Rubber duckie radio

I recently had the privilege of putting together a story for Greenpeace Canada’s latest podcast, which is out today on iTunes.

My part of the podcast is about phthalates, endocrine disrupting chemicals that are used to soften plastic. I was already familiar with the subject when Greenpeace assigned me the story… I first learned about phthalates when I read a magazine article back in 2008 and realized with horror that the rubber duckies my kids chewed on in the bathtub were potentially toxic. I ended up throwing all of my kids’ squeezable bath toys out in a panic.

Great progress has been made in the regulation of phthalates in products for children since then. It was great to be able to report on an environmental success story and get the truth about toxics in toys. Spoiler alert: I can end my vendetta against the rubber duck.

Producing the story involved the very cool experience of conducting an interview with an expert in Beijing via Skype. But the best part of the assignment was interviewing my daughter at bath time. Recording her squeaky voice telling me all about her favourite bath toys was a hoot. I should interview my kids more often.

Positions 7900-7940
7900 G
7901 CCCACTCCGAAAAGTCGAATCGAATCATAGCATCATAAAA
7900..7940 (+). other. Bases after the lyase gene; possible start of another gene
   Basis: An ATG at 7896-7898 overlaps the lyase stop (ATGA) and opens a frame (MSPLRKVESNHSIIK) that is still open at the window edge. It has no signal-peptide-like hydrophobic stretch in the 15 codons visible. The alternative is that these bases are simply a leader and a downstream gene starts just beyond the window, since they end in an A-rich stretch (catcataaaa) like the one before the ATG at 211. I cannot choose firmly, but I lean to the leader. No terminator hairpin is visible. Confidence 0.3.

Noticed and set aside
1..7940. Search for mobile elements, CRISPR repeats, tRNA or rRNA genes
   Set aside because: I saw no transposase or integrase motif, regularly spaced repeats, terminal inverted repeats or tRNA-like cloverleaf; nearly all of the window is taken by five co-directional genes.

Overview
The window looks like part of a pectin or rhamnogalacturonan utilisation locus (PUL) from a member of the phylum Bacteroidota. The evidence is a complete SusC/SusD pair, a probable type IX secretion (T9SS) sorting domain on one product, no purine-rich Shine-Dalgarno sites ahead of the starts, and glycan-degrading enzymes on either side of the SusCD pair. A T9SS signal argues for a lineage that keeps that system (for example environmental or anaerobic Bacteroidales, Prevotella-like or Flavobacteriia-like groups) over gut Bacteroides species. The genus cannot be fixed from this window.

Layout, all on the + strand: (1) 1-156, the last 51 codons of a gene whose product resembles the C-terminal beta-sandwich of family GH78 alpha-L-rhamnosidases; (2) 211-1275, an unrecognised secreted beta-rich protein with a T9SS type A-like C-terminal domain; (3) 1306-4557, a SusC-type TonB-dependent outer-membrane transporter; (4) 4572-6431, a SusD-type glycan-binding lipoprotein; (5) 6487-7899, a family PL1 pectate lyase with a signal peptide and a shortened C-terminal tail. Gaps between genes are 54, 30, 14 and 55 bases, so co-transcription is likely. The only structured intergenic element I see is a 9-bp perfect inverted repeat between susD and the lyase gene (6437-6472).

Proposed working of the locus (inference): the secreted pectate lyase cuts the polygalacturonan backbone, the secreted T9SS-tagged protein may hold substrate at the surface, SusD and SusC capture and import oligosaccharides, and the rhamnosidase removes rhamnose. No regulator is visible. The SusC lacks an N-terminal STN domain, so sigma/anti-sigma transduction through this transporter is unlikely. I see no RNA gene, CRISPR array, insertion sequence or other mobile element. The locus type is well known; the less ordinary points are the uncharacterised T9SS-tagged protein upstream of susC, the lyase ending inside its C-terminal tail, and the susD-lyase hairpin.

I was happy, as well, to get the chance to work for Greenpeace — an organization that started here in Vancouver and whose work I’ve long admired. You can also hear me on one of their earlier podcasts interviewing strangers on the street about the Greenpeace vessel, the Rainbow Warrior.

Long may she sail.

 

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2 Responses to “Rubber duckie radio”

  1. sherron says:

    So then. That means I have to throw away my rubber duckies that we have had for 4 years. That sucks, because the kids play with our rubber duckies when they have a sleepover. Oh well. Life goes on. I will let them GO.

  2. rachel says:

    I wouldn’t worry about it, actually. They’re probably okay. And even if they’re not, the kids don’t put them in their mouths anymore. That’s the main problem — when babies suck on soft plastic toys, these chemicals can leach out of them.

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